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An application running in a terminal has no way to find out from the terminal what the glyphs that the terminal has drawn look like (or even if they are substitute/placeholder characters). One thing the application can do is find out if the terminal supports UTF-8 at all, and if it does, if it supports variable width characters. The method is as follows: ...


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This works with OS X's tr but not with GNU tr: tr '[:lower:]' '[:upper:]' This works with gawk but not with mawk or nawk (which is /usr/bin/awk in OS X): awk '{print toupper($0)}' Another option is to use GNU sed: sed 's/./\u&/g' In Bash 4.0 and later you can also use the ^^ parameter expansion: while IFS= read -r l;do printf %s\\n ...


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short: xterm uses a single font (except for the special cases of double-width characters), while the other terminals use additional fonts (and they use those fonts for the characters not found in your requested font). long: the character you are interested in is not part of the font, which appears to be something like fonts-hack-tty in Debian. The missing ...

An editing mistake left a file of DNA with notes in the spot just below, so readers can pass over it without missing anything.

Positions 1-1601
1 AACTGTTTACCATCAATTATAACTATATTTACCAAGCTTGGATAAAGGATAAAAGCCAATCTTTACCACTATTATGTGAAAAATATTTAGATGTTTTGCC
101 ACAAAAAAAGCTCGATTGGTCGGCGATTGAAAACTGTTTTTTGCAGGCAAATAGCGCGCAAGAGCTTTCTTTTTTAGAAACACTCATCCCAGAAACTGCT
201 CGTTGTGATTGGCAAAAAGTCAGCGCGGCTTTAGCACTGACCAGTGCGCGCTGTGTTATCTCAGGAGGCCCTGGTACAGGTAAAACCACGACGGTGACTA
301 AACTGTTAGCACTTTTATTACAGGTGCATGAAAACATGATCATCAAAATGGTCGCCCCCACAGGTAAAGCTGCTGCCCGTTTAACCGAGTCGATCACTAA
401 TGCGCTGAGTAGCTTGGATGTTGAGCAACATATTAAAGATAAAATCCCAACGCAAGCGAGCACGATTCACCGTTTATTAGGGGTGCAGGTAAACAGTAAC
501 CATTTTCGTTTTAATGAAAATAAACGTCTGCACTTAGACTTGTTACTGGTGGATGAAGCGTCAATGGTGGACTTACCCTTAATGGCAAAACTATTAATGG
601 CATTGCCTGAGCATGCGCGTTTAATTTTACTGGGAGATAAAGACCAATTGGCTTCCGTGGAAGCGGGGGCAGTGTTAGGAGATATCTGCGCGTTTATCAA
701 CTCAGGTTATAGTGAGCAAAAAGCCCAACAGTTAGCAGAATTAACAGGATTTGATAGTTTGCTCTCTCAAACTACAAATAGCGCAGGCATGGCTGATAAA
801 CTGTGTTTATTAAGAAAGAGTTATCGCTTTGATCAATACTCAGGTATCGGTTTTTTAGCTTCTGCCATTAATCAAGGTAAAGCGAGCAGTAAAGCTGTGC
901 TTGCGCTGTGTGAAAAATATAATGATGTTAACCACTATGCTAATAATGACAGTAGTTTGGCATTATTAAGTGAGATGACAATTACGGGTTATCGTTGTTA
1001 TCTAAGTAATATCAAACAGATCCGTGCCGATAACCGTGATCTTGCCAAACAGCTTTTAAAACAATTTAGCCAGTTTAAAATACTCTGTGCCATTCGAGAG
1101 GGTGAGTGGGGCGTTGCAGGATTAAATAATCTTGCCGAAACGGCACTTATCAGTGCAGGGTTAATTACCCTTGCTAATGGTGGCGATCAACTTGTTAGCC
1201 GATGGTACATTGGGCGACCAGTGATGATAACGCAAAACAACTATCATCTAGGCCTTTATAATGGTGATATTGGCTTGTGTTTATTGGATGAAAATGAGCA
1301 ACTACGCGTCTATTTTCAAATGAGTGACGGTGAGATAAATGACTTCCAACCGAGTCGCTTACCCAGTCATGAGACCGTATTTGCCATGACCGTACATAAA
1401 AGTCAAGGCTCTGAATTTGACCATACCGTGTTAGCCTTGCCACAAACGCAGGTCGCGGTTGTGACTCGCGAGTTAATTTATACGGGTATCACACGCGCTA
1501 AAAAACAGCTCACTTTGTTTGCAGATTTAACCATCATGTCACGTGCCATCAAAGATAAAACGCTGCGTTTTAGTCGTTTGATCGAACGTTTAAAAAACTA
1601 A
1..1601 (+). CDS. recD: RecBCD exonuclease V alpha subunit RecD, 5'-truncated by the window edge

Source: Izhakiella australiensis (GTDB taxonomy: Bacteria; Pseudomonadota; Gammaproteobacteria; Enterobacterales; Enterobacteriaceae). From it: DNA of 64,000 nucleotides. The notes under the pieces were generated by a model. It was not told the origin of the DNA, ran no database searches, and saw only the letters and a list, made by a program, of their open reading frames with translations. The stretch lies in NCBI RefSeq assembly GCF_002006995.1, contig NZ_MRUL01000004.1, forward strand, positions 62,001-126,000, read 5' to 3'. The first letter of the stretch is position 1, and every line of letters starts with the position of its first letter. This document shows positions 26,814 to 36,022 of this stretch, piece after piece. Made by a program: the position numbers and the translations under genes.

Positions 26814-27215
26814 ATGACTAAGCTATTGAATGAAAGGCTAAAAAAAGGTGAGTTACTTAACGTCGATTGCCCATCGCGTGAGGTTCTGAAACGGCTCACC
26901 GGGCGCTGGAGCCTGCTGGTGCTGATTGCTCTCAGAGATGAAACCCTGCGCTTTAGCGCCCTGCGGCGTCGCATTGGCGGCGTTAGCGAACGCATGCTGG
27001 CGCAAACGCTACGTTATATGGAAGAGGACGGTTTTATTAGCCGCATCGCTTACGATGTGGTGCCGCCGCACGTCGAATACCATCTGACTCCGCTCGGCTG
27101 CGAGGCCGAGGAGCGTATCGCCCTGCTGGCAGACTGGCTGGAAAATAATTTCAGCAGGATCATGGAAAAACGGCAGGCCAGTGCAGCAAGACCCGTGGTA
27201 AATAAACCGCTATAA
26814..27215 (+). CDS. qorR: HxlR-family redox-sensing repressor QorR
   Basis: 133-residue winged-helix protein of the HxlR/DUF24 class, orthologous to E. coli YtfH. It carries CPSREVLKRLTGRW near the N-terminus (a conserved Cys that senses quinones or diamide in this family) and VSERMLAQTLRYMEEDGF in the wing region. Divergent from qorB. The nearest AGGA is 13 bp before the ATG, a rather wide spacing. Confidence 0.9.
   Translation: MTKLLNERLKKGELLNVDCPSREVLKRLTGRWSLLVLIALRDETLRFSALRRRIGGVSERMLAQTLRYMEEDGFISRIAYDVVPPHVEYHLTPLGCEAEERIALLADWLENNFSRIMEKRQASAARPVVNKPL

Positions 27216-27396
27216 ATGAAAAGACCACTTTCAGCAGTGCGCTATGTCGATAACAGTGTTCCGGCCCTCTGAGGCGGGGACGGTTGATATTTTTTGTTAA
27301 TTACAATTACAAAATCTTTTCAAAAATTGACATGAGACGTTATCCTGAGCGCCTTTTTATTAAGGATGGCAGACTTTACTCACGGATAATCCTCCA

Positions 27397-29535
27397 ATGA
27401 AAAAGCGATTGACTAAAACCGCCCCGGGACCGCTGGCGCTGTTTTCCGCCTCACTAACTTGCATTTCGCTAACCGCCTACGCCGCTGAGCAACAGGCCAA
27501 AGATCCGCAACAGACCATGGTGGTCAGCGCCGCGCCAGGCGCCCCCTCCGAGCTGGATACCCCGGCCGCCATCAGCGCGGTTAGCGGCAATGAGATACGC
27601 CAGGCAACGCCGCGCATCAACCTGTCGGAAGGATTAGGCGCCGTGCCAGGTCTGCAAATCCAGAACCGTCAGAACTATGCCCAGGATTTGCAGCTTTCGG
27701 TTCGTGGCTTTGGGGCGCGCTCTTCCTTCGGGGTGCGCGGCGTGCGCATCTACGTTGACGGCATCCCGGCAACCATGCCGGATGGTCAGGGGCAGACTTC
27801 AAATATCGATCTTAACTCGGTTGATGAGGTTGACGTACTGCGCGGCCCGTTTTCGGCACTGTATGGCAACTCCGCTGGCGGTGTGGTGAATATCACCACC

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As Thomas Dickey explains, xterm has no built-in way to input characters by codepoint. (Presumably because that's pretty bad UX.) Vim does, though: in insert mode, press Ctrl+V then u then 4 hex digits (or Ctrl+V then U then 8 hex digits). For a more convenient way to input characters, use Compose, digraphs (which are Vim's built-in compose facility), or an ...


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xterm doesn't implement a hexadecimal-input feature because all of the text editors which handle UTF-8 provide their own equivalents (emacs, vim and vile, of course, even nano). This could be useful in a shell script, but is not often mentioned. The feature was first implemented in Windows, of course. To enter multibyte (e.g., UTF-8) characters in xterm, ...



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